The new CAP regime is encouraging landlords to demand higher rents when farm incomes may fall, according to land agent Philip Meade.
Farmers might want to rent extra land for greening measures and this demand would put upward pressure on rents, said Mr Meade of Davis Meade Property Consultants.
The biggest effect was likely to be on FBT rents, while those for AHA tenancies, based on the farm’s profitability and comparable rents, should fall if farm incomes decline.
See also: Truth about farm rent figures
Mr Meade said Welsh farmers would be hit particularly hard, with a 15% modulation rate from Pillar 1 to Pillar 2 and a move from historic- to area-based payments also lowering their farm income.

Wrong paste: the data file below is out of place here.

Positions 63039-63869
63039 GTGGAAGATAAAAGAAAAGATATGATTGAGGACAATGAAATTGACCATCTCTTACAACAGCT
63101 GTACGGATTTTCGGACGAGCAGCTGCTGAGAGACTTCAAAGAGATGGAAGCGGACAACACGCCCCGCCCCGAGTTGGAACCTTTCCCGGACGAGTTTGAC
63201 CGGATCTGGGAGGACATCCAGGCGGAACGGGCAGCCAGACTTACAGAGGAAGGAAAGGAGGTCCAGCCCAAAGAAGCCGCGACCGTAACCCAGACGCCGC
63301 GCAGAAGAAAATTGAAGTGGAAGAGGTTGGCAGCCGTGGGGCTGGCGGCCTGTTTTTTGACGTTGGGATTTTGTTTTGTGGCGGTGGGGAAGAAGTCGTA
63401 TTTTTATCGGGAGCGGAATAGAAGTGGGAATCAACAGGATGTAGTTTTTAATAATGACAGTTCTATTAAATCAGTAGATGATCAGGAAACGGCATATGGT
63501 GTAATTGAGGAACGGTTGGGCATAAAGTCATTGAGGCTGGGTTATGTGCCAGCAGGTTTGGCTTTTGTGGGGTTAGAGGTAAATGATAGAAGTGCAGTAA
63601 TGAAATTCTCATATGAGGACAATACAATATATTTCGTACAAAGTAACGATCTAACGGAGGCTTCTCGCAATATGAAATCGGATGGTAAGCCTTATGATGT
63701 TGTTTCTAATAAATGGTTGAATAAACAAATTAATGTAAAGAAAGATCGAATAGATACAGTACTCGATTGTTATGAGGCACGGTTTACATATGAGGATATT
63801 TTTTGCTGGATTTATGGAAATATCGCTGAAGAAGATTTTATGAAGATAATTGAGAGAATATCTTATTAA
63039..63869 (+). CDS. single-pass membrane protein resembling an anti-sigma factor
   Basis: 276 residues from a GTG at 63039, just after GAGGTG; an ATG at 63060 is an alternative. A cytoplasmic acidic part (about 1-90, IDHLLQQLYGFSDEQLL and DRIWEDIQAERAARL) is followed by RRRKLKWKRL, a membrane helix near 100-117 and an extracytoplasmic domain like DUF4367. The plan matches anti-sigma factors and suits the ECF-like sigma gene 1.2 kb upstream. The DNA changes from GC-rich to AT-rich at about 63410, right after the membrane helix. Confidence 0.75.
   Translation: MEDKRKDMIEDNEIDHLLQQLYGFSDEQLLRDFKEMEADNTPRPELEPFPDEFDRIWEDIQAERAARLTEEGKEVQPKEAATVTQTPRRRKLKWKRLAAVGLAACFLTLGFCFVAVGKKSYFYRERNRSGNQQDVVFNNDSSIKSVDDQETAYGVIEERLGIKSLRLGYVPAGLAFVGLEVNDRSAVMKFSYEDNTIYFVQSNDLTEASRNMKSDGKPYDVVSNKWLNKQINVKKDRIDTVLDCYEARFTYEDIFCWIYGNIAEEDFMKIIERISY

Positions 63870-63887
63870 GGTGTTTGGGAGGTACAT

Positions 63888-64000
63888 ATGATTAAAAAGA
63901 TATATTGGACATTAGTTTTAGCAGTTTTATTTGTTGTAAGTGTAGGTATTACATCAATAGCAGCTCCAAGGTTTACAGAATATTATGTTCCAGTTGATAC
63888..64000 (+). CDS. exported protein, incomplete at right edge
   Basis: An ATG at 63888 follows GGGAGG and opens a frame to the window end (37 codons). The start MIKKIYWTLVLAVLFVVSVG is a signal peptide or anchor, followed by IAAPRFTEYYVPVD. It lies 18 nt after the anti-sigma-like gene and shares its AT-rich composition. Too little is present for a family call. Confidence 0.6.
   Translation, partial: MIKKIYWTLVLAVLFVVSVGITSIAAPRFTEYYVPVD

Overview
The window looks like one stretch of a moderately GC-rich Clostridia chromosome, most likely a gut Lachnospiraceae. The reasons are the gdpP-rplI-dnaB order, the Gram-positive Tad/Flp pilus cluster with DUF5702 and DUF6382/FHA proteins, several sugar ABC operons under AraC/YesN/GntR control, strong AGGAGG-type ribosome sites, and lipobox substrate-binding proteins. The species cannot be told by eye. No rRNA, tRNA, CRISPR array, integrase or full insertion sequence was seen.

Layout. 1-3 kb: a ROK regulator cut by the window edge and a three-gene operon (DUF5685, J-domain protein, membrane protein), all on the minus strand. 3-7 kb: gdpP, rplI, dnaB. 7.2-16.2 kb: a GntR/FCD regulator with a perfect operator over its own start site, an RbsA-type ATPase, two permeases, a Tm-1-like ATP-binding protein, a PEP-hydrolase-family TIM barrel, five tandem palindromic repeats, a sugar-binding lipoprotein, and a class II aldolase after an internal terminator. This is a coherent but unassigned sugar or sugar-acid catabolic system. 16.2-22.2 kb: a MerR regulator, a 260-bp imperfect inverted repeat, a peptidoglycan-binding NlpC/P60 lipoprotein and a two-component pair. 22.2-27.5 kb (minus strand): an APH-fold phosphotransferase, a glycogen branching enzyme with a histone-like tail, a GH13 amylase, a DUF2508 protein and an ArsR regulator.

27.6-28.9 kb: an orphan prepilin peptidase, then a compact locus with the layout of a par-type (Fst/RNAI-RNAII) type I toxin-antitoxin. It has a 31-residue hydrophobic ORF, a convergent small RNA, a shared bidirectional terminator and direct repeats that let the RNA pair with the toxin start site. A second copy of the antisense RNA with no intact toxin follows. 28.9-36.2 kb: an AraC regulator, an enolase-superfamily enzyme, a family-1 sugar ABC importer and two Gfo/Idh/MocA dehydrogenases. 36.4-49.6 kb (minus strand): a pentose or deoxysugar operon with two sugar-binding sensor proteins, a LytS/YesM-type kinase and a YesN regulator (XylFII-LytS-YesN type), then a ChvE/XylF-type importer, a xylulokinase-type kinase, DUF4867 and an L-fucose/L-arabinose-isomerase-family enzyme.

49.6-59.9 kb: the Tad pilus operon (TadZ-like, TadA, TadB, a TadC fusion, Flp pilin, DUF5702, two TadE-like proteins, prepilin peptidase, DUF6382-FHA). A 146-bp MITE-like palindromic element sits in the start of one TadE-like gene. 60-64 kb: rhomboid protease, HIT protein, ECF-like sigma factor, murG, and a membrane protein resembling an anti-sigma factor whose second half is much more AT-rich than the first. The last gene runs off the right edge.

“Farming families in Wales are facing a double whammy,” he said. “Not only are they facing a drop in CAP payments but they are likely to have to pay more for the land they need to farm.”
Farmers should take advice on fair levels of rent and, to avoid the need for arbitration, should not leave rent negotiations until the last minute, Mr Meade said.
A significant proportion of the rent reviews he had dealt with on traditional tenancies in the past year saw a landlord seeking a 40-60% increase, but most had ended up settling at about 10-15%.
“When it comes to the short term, tenancy rents are based on open markets,” he said. “The market is under so much pressure at the moment for crops for anaerobic digestion and greening.
“For example, a 200-acre farm growing crops on a rotation may choose to rent additional acreage to meet greening requirements.
“This will increase the competition for land which will push up rents.
“CAP does not just pay to produce food but to steward the land.”